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Meditations on Violence: A Comparison of Martial Arts Training & Real World Violence Paperback – June 6, 2008
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“It's the real thing!” (Steve Barnes, author, martial artist)
“A fresh voice writing from the trenches on the realities of real fighting. Listen to him!” (Loren Christensen, 7th dan, Police Officer, author)
“One of the best books on self-protection ever written! Outstanding!” (Iain Abernethy, 5th dan, British Combat Association Hall of Fame Member)
“A stark look into the real world [of violence]. Highly recommended!” (Robert Carver, 6th dan, USMC Ret.)
"...required reading for all serious martial artists, law enforcement officers, security professionals, and anyone else who might have to deal with violence in some capacity. illuminating and very likely lifesaving as well." (Lawrence A. Kane, Best-Selling Author of Self-Defense Books)
From the Publisher
(Sponsored by USA Book News)
FINALIST for Book of the Year Award: Body/Mind/Spirit, 2008
(Sponsored by ForeWord Magazine)
More About the AuthorsDiscover books, learn about writers, read author blogs, and more.
Top Customer Reviews
Sections 3 and 4 were enlightening into a realm of human experience I am profoundly grateful that I do not have to deal with or even think about for a vast majority of my life. I am very grateful to the small group of individuals who deal with the criminal aspect of our society and create that opaque veil that shields us from ever having to deal with the thought of humans enjoying hurting and killing others of their species. Law and Policy Makers should really read this section and try to understand it. Then ask the question: Are we making our society better with our incarceration system?
Finally, on a very personal note I found Section 6 to be insightful for its practical look at the problems of training. I am one of those survivor-students that looked for an Instructor to teach me how to never be raped again. I tried Tae Kwon Do, Shotokan Karate and finally Jiu-Jitsu trying to find an instructor that could give me that peace of mind. Sgt.Read more ›
Like a pool of blood, violence is a very sobering subject; one that must be treated seriously in order to do any good. Meditations on Violence certainly fits that bill. It is a refreshingly frank, honest, and in-depth assessment that teaches readers how to think critically about the subject, determine how to evaluate sources of knowledge, and understand how to identify strategies and select tactics to deal with violence effectively.
As a corrections officer and tactical team leader Miller regularly tangles with hard-core predators. He describes his job this way: "I beat people up for a living. I can pretty the phrase up a lot, but in the end I get paid (and paid well) to go into a situation, usually alone and usually outnumbered by sixty or more criminals, and maintain order."
This is a guy who routinely survives brutal encounters that would leave the average person physically and emotionally shattered. Unlike most martial arts instructors, he has first-hand experience that separates longstanding myths and heroic fantasies from merciless reality.Read more ›
Which is unlike the author of this book -- a jail guard involved in physical confrontations on a near daily basis. In this book Rory Miller pretty much devastates the notion that what goes on in most martial arts classes has anything in common with the fights and strategies he's observed in his work. He details types of confrontations, the people likely to be involved in them, and strategies they're using, and the often critical flaws in the way students are "prepared" for them by movies or the dojo.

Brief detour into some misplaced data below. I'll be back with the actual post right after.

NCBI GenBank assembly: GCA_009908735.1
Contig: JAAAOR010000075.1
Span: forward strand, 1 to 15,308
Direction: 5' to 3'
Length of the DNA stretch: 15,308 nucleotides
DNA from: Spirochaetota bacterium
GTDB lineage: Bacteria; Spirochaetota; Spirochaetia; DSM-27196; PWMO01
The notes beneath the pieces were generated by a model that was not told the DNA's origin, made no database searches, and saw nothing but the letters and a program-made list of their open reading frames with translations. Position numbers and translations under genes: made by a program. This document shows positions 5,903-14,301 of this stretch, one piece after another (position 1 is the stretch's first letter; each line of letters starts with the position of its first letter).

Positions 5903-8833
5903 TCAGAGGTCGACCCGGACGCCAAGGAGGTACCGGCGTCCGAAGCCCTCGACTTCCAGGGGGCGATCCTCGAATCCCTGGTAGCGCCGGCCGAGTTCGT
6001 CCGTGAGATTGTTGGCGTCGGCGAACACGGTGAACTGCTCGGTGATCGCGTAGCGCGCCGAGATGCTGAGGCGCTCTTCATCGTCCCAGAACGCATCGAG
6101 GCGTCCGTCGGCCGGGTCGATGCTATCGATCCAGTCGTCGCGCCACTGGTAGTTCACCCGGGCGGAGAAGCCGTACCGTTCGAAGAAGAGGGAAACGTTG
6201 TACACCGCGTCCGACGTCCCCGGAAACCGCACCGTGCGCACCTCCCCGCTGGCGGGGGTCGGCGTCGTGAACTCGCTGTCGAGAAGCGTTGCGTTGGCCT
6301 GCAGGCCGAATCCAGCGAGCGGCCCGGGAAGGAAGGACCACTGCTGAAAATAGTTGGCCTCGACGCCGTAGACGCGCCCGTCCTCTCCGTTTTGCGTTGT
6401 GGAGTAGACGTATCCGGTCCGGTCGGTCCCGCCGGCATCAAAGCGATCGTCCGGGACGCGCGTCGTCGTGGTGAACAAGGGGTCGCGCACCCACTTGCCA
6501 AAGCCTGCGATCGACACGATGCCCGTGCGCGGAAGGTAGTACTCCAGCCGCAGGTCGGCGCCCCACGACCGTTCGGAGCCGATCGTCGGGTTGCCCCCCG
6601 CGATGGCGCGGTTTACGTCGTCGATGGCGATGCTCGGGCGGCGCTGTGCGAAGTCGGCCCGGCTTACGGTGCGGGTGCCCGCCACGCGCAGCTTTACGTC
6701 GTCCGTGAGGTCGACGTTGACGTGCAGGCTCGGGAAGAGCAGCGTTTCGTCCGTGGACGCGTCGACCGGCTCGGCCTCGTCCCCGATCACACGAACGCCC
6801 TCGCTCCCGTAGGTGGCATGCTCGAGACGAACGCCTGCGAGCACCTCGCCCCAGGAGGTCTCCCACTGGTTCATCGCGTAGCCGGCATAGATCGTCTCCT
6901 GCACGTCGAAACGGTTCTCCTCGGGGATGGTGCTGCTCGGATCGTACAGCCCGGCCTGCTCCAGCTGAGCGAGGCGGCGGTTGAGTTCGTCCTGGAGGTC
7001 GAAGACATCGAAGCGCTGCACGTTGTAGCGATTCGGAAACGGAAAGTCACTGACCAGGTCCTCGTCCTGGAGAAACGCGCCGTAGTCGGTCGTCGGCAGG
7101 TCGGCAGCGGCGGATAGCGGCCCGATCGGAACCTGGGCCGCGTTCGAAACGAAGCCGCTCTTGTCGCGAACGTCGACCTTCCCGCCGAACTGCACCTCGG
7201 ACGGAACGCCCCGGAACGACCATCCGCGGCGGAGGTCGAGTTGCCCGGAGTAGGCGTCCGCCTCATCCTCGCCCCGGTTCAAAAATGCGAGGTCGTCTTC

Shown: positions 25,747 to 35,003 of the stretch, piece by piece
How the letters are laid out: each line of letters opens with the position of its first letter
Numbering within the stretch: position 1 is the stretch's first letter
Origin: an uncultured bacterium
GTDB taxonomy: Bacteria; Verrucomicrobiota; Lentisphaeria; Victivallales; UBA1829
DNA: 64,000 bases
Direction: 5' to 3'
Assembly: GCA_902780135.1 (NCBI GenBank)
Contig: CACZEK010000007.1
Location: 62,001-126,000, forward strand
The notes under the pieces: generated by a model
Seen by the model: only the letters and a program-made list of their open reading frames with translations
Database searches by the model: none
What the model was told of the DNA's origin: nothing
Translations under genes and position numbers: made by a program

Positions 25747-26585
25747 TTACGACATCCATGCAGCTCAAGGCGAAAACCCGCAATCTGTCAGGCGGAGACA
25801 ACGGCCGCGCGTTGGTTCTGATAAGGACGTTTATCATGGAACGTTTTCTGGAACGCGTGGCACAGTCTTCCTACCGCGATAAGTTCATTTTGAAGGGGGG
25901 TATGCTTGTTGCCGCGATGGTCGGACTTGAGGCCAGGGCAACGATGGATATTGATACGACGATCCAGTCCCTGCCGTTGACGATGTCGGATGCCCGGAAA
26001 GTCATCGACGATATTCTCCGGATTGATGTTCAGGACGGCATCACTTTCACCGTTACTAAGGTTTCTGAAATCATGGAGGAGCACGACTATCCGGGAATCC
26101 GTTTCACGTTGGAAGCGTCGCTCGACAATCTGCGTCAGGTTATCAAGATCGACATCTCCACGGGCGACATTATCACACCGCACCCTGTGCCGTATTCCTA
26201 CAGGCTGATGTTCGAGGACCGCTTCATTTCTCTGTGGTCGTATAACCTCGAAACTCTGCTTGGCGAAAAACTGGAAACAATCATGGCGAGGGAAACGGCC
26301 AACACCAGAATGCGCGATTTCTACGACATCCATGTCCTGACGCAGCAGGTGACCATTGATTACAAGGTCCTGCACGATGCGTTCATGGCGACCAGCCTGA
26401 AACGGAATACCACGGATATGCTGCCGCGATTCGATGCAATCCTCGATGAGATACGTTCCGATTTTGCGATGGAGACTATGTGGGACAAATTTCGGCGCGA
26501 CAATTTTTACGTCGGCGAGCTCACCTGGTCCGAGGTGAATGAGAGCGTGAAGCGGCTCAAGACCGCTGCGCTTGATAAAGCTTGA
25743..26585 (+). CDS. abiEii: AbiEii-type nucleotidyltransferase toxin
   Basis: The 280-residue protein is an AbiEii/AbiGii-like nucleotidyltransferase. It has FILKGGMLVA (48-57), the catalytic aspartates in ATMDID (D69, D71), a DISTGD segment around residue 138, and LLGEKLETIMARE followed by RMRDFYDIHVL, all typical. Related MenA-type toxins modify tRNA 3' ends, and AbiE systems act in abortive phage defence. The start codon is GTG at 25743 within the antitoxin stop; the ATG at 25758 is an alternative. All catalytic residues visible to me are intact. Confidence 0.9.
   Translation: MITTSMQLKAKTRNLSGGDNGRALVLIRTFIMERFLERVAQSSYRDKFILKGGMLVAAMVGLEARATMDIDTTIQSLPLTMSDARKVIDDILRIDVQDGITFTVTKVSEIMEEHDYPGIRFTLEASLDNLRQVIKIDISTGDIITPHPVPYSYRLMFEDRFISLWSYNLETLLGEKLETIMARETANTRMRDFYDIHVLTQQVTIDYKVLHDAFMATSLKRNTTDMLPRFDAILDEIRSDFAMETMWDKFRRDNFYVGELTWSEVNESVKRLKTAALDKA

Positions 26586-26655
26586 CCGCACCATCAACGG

As such, this is pretty much required reading for anyone taking or teaching martial arts for self-defense.
He doesn't offer a specific training program as a solution -- which is kind of the point. He's asking the reader to chew on the facts, not the fantasies. Fights aren't likely to be fair, or resemble sparring sessions. But they do have predictable participants, patterns and dynamics -- from the "Group Monkey Dance" to the "permission" that people give themselves to go on or give up.
It's a very particular reality he's describing; the book is pretty much a straight download from the author's life and brain.Read more ›
Most Recent Customer Reviews
Miller does a good job of simplifying the complex issues surrounding violence. Criminals, violent encounters, responses, and other facets are neatly divided into categories with... Read morePublished 1 month ago by Cheryl DuBose
I found the book very interesting. A fresh approach to reality. The last chapter is something I have never heard before.Published 2 months ago
This book is filled with great insights on violence. It puts to bed a lot of myths and explains the uses and limits of martial arts training.Published 2 months ago by Owen F. Long
The best book I've ever read about the martial arts and how it deals with real-life violent encounters and human nature (I love what he had to say about a new martial art system... Read morePublished 3 months ago by William Alexander Storz
Great book, highly recommend to anyone who's on a journey to self improvement through martial arts. Sgt Rory Miller is someone who's 'walked the walk' and has valuable insight to... Read morePublished 3 months ago by Majik
Will make you question the way you think about violence. Will really make you think about violence and who you are.Published 3 months ago by Dominic
Miller covers a lot of territory here on the mental, psychological, and possibly spiritual effect of violence. Read morePublished 4 months ago by mauralyn
Excellent read. Very informative, and well written. I recommend it for people interested in this kind of information. gdPublished 5 months ago by A concerned Health/Wellness Advocate